Former Foreign Secretary, and one time Tory leader, William Hague has said he thinks the outcome of June's general election was a "mistake"*, for failing to return the Tories to power with a majority, increased or otherwise, thus weakening the hand of the British Government in the Brexit negotiations.
This is, of course, nonsense. The UK is leaving the EU; the "British" people, in fact the English (and the Welsh), have told the EU "up EUr's". Therefore, the strength or weakness of the British Government vis-a-vis its people, is utterly irrelevant to the EU and its negotiators.
If the Maybot hadn't malfunctioned, and she'd won the majority she wished for, it wouldn't have made even the slightest bit of difference to EU negotiators. Having unexpectedly won a majority at the 2015 general election, David Cameron (remember him?) had a mandate -one I suspect he would rather he'd never got - to renegotiate Britain's relationship with the EU.
That was a mandate that mattered; the EU knew it, and even then, they were never going to give enough to satisfy Brexiteers. Now that we are on our way out, the best the UK will get, is a deal that is mutually beneficial, but gives nothing like the benefits of EU membership. May's mandate, or lack thereof, as much as makes no difference.
If the Mail (on Sunday) http://www.dailymail.co.uk/news/article-4826482/Theresa-sets-date-quit-Prime-Minister.html and Mirror http://www.mirror.co.uk/news/politics/theresa-sets-date-shell-quit-11061894 are to be believed (they generally aren’t), Theresa May is to stand down as Prime Minister on August 30 2019. It is reported that by making her date of departure known, May hopes to avoid a leadership challenge between now and then, enabling Team Theresa to see the Brexit negotiations through, before making way for a successor who will fight the next general election.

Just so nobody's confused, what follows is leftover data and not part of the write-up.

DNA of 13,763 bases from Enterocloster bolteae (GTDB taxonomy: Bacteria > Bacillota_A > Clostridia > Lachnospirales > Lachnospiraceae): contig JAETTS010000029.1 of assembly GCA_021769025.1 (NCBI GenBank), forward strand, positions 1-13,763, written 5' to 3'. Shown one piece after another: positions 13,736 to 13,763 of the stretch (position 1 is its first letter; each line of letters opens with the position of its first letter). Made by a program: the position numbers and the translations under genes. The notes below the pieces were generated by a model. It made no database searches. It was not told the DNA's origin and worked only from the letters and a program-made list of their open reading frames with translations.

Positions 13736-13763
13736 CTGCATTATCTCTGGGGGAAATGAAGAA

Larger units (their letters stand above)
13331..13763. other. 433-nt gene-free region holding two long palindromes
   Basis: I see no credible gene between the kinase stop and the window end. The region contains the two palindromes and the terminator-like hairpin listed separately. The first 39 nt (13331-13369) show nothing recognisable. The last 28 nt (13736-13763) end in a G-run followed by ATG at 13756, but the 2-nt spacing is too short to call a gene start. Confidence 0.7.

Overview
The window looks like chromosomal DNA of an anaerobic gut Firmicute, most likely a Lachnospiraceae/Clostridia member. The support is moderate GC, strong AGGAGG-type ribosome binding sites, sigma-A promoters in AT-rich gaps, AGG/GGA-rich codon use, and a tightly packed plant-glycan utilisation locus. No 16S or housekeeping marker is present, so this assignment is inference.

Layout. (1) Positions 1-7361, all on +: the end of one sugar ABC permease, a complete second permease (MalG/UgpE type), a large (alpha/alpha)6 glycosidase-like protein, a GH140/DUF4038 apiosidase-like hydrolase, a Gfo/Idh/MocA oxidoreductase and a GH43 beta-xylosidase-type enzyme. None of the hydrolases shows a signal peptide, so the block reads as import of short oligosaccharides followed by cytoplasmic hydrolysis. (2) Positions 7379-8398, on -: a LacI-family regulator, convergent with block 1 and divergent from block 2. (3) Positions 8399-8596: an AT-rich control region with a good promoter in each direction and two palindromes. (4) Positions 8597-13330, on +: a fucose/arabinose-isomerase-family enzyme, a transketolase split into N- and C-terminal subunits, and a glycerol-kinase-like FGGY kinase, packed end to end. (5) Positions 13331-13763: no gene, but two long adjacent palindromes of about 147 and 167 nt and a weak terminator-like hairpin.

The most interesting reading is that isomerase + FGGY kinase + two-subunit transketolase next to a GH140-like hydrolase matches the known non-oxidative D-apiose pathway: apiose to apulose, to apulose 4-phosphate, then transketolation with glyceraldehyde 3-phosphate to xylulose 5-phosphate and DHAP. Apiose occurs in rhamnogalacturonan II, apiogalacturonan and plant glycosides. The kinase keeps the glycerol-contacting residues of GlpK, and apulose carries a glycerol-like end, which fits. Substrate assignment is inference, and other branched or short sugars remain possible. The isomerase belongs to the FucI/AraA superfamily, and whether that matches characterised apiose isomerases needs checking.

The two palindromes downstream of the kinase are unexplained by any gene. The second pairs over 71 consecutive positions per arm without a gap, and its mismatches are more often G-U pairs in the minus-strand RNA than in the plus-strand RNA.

How is it that having made a monumental mess of the last general election, May isn’t considered competent to fight the next one, yet is left to carry on carrying out the most crucial negotiations the UK has undertaken in my lifetime? Put simply, if she’s not good enough for August 2019, surely she’s not good enough for August 2017.
Presumably, we’ve to pretend that the Tories, for the sake of continuity in these crucial times, have put country before party, and decided on balance, it’s best for Theresa May to continue for now. Pfft. As if. I’d suggest it’s more likely that no would-be Tory leader is willing to pick up the poisoned chalice that is the Brexit process.
And anyway, who would replace her? Of the 2016 Tory leadership candidates (Crabb, Fox, Gove, and Leadsom), May remains the least worst. If the 2019 Tory leadership candidates are indeed to be a bampot, a bore, a buffoon, and a bygone (Davis, Hammond, Johnson, and Rees-Mogg), they’ll be replacing one roaster with another.
Are we really so lacking in self-esteem that we feel Scotland’s future is safer in the harsh hands of Tory halfwits, Latin-speaking or otherwise, than had we declared independence, or that a successful independent Scotland any more pie in the sky than cloud Corbyn land? Come on!